6. Statement on Aulaqi's 2002 return to the United States:
As you know, for several years I have been pressing the FBI for a full accounting of why Aulaqi was abruptly released from custody upon his return to the U.S. in October 2002. I have not yet received an unclassified explanation.
Following Aulaqi's abrupt departure from the U.S. in early 2002, the State Department became aware of Aulaqi's fraudulent Social Security and passport statements, and the warrant for his arrest was approved. However, Fox News and others have reported that on October 9, 2002, the U.S. Attorney's office in Colorado abruptly and uncharacteristically submitted a motion to dismiss its complaint and vacate the outstanding arrest warrant against Aulaqi.
On the same day, Aulaqi was reportedly the subject of a classified FBI Electronic Communication (EC) memo. At that same time, Aulaqi was en route back to the U.S. after months living abroad but was detained by U.S. customs agents upon his arrival at Kennedy Airport in New York City.
However, following his detention at Kennedy early on the morning of October 10, 2002, Aulaqi was reportedly ordered to be released by U.S. customs agents after having been detained on an outstanding warrant, according to the Fox News report. This is particularly questionable given the time of these events. The Colorado U.S. Attorney's motion to dismiss the warrant was not approved until October 11, 2002 -- the day after Aulaqi was inexplicably released into the U.S. To date, this action and the timeline of these events have never been adequately explained.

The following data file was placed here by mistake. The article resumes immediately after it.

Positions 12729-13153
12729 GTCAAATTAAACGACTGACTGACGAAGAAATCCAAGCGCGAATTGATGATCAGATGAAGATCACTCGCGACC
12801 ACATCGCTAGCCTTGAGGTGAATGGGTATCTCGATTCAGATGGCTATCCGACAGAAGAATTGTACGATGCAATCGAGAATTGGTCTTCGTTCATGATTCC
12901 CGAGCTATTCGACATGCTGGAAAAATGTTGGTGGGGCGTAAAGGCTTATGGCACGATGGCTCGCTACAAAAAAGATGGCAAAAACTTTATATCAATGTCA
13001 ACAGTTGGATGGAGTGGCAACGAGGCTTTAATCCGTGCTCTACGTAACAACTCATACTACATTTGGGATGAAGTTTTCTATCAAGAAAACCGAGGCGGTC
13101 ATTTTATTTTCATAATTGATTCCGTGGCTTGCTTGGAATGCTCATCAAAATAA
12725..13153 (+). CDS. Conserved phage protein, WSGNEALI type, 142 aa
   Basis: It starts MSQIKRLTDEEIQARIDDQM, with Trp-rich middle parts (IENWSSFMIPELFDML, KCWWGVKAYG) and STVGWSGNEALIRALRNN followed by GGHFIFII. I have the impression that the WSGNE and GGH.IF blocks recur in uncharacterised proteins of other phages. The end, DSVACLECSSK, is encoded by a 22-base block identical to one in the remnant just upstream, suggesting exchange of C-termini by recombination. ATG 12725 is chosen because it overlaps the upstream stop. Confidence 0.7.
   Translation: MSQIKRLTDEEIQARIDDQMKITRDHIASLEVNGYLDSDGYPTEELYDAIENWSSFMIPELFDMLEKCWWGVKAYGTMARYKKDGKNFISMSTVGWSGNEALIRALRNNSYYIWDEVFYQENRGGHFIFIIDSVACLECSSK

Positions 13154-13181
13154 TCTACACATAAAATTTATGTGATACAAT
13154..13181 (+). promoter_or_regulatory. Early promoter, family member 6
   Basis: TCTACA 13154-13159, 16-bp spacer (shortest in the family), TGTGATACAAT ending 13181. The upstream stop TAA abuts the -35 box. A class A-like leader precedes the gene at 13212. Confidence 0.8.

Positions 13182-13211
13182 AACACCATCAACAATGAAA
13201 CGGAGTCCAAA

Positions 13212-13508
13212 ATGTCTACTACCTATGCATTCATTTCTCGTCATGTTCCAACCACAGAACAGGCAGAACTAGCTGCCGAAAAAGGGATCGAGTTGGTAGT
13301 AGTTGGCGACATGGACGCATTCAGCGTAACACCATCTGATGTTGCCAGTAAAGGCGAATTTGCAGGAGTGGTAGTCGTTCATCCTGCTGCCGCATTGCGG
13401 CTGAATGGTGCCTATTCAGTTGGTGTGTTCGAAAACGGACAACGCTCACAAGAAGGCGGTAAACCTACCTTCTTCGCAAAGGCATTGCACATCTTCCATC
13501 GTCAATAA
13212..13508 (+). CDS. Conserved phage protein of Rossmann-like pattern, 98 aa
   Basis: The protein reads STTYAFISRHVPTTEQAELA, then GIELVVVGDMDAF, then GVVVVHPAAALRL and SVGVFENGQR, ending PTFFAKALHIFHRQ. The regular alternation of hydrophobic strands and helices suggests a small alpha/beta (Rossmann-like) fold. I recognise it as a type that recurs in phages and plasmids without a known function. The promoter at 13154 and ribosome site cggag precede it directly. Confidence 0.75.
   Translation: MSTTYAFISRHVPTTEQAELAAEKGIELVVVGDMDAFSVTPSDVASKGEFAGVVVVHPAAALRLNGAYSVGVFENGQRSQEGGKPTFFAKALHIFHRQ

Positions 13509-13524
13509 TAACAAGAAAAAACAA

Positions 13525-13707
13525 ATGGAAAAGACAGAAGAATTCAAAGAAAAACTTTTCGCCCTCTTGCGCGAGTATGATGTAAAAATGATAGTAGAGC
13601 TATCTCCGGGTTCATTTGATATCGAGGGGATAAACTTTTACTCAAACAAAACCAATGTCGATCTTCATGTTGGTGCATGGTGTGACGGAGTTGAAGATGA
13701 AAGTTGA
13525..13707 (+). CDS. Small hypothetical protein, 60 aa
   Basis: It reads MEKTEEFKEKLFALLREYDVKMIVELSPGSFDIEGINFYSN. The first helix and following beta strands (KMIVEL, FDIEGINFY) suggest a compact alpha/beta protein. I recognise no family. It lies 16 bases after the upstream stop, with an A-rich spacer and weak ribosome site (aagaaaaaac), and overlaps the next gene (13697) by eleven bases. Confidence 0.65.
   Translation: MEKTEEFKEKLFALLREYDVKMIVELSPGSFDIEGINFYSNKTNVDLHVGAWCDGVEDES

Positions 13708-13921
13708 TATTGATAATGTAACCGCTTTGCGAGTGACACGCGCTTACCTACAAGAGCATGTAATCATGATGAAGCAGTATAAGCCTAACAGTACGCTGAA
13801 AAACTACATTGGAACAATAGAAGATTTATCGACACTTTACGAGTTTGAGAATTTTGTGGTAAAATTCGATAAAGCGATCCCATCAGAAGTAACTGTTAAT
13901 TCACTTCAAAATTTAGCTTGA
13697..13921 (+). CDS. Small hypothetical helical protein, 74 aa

Had Aulaqi been arrested and tried in 2002, there is a chance that his rise as a radicalizer and terrorist operative over the last decade might have been prevented. While there may have been a reasonable argument for allowing him into the U.S. at the time the decision was made in October 2002, the FBI has, thus far, failed to publicly explain its rationale and its role. More troubling, the documents surrounding the release of Aulaqi do not match the bureau's public statements on this incident.
Given the key role that Aulaqi played in the radicalization of Maj. Hasan, and 13 innocent individuals who died at Ft. Hood as a result of his radicalization, I asked Mr. Guiliano to provide some explanation for this landmark October 2002 incident. While the full summary of our dialogue may be found in the committee record, I want to note several noteworthy comments made by Mr. Giuliano on this topic during the hearing that may or may not contradict the FBI's official position on this incident.
Mr. Giuliano testified, "I assure you, the bureau, if anything at that point [in October 2002], would have, if we could have incarcerated [Aulaqi], we would have." He also told the committee, "We knew [Aulaqi] was coming in before [his flight arrived]...
The unclassified version of the Webster Commission report confirmed that around 2001, "WFO opened a full investigation" on Aulaqi, and it remained open until May 2003, after Aulaqi again fled the U.S. for the U.K. and, later, Yemen.
As noted above, NYPD reported that Aulaqi was placed on the federal government's Terror Watchlist in Summer 2002. Please explain why and how Aulaqi was permitted to board a flight to the U.S. in October 2002 if he was already included on the watchlist?